Krzysztof Kieslowski – Blizna AKA The Scar [+Extras] (1976)
Review (Leo Goldsmith)
Films made under the state socialist regimes of Eastern Europe in the mid-twentieth century tend to fall roughly into two categories: the rigidly institutional and the scathingly anti-establishment. These films either serve to trumpet the cause of Communism or else find ways to avoid or subvert its conventions. The early films of Krzysztof Kieslowski present a slightly different alternative. On the one hand, these films duck the scrutiny of government censors with minute, incisive portraits of the system’s failings; but on the other, they tend to humanize and complicate the causes of these failings. Rather than make the system seem a corrupt, faceless entity, Kieslowski’s early films present a collection of individuals whose personal problems and shortcomings compose this system and thereby bring about its failure.
With its sympathetic portrayal of the trials and tribulations of a bureaucrat, Kieslowski’s debut feature, The Scar, exemplifies this complex tone of the director’s early work. The film follows the construction of a new fertilizer factory in the small, rural town of Olecko. A forest and many homes are leveled to make way for this new factory, which is ostensibly to be built to provide jobs for the region. Nonetheless, the public and the press are skeptical about the motives and the management behind the building of the factory, and so the affable Stefan Bednarz is hired to act as the factory’s director.
Kieslowski presents Bednarz as the complete opposite of the archetypal anonymous bureaucrat. He is sympathetic and dedicated, befriending the factory workers and candidly chatting with the journalists who oppose his cause. His relationship with his wife and daughter in shambles, Bednarz immerses himself in the minute problems of the factory: public relations, technical inadequacies, and the greed and disorder of the Party. As one citizen of Olecko describes him: “He’s no ordinary engineer [or] technocrat. He’s another breed: a genuine humanist. He wants his town to flourish.”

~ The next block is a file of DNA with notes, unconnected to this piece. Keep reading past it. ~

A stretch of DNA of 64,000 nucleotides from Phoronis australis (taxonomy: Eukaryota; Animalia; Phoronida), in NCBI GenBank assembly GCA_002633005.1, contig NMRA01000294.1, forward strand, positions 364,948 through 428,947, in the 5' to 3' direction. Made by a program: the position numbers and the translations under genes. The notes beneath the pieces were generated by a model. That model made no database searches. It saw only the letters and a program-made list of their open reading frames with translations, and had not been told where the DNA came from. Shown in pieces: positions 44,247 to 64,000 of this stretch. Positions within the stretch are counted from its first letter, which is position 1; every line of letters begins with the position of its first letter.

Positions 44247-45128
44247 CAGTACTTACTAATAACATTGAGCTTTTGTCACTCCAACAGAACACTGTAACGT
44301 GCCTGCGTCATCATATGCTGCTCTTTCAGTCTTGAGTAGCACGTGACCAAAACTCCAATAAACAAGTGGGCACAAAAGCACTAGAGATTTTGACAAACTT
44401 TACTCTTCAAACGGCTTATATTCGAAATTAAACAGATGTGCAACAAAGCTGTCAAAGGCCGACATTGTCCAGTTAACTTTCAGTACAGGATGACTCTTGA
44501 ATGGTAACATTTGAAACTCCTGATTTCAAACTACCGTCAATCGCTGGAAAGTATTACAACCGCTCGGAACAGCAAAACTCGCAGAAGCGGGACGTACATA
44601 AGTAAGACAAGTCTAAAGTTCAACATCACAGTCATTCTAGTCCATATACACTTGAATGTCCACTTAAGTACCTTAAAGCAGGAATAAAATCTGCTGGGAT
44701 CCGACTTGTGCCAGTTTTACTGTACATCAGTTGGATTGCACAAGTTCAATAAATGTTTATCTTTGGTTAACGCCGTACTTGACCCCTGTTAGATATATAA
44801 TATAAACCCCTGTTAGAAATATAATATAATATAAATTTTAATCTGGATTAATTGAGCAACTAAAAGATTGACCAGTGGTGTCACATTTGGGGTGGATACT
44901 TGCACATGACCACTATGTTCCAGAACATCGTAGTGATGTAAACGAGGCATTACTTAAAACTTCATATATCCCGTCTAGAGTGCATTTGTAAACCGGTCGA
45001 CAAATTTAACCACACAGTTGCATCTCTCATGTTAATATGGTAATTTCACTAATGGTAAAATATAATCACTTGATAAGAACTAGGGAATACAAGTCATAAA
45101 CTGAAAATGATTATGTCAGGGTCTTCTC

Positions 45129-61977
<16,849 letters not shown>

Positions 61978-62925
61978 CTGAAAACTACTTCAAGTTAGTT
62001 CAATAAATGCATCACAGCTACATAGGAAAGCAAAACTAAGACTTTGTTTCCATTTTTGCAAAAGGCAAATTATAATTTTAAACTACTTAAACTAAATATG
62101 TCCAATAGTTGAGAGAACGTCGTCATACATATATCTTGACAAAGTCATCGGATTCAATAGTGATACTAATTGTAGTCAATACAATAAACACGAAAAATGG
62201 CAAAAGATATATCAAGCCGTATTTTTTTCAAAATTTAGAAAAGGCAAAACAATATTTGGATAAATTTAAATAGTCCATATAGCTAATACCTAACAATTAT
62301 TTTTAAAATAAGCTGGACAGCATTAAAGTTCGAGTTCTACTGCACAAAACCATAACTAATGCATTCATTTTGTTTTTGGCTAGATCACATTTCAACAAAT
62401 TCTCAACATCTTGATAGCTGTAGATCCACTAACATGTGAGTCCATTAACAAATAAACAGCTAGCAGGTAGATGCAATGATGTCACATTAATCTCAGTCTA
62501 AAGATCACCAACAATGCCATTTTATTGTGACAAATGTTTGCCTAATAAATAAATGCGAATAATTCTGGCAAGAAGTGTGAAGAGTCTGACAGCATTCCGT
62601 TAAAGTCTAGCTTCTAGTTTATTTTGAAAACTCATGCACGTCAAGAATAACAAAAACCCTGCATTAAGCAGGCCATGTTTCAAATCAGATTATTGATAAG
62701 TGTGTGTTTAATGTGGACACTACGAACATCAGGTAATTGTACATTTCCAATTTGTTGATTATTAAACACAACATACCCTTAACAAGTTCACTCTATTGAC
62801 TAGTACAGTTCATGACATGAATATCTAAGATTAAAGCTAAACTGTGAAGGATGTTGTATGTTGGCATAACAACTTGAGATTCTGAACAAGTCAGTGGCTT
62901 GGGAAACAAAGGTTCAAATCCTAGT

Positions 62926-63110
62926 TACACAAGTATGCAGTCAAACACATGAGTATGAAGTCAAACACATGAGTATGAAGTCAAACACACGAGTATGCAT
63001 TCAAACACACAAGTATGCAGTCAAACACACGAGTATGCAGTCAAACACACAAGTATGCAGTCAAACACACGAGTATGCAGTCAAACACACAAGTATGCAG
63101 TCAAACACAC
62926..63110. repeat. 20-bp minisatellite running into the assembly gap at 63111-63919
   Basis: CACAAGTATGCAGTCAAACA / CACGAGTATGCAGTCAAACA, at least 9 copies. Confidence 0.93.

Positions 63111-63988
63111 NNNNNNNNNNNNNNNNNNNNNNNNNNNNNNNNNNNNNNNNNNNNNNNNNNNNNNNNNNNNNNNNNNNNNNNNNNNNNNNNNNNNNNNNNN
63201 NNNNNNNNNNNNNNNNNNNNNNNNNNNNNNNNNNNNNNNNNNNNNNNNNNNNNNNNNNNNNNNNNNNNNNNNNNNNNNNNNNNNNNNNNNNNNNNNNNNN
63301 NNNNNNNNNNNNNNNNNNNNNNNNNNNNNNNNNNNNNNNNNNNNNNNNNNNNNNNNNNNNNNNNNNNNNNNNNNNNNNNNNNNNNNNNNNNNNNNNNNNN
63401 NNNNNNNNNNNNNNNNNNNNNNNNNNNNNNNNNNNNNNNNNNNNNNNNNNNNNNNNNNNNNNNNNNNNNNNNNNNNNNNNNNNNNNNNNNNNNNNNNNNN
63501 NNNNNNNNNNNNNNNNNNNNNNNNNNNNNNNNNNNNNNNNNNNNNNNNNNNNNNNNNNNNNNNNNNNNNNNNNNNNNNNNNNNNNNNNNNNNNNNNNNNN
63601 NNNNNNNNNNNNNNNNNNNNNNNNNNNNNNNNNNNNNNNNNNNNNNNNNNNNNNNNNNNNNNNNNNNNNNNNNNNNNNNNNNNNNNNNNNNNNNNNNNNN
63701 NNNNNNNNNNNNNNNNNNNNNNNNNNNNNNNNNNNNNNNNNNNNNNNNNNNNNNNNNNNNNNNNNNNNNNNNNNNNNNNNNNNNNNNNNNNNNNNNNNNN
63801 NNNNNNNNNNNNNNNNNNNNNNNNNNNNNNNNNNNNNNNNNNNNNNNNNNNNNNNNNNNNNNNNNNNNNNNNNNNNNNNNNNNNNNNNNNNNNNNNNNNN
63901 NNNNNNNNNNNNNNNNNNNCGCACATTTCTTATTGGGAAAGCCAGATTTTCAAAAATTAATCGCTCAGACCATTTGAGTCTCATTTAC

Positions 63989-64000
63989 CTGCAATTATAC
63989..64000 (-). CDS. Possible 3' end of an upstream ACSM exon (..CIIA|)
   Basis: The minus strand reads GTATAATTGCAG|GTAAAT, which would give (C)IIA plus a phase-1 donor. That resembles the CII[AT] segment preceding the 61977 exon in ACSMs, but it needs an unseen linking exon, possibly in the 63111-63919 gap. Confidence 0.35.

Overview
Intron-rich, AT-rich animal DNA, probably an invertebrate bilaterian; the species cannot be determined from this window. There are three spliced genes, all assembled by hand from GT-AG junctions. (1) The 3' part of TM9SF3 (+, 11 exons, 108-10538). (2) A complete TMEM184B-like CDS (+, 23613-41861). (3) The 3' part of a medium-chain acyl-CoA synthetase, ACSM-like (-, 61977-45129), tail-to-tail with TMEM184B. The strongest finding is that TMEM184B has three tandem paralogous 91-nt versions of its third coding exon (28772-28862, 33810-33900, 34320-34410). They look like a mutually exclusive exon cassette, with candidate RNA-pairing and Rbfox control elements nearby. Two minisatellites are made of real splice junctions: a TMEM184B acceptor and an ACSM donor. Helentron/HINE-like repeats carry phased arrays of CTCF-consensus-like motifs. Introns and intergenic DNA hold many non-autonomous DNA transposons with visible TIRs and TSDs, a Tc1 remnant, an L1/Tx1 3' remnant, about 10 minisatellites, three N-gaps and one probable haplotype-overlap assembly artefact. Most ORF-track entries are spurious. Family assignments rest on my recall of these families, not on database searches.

But the responsibilities of the factory, and its dishonesty and mismanagement, prove to be more than even one conscientious man like Bednarz can control. This provides the film with its central theme: the effect of a single individual on a corrupt system. Bednarz is true to his party’s principles of collectivity and cooperation, and so Kieslowski’s film is not an indictment of state socialism as a whole, but rather of its implementation. In the world of the film, one good Communist is ineffectual in a system full of bad ones. And as another citizen laments: “after he’s gone, he might be replaced by a pigheaded technocrat with a philistine mentality who will destroy everything he fought for.”
Like all of Kieslowski’s films, The Scar is concerned with the problems of the social order, but it is less combative and more mournful. Shot in a dreary and unforgiving documentary style, with only the sporadic use of an eerie and unsettling modernist score, the film calls not for the radical change of society but for a contemplation of the individual’s place within it.
Subtitles:English (.srt on the feature, hardcoded on all extras)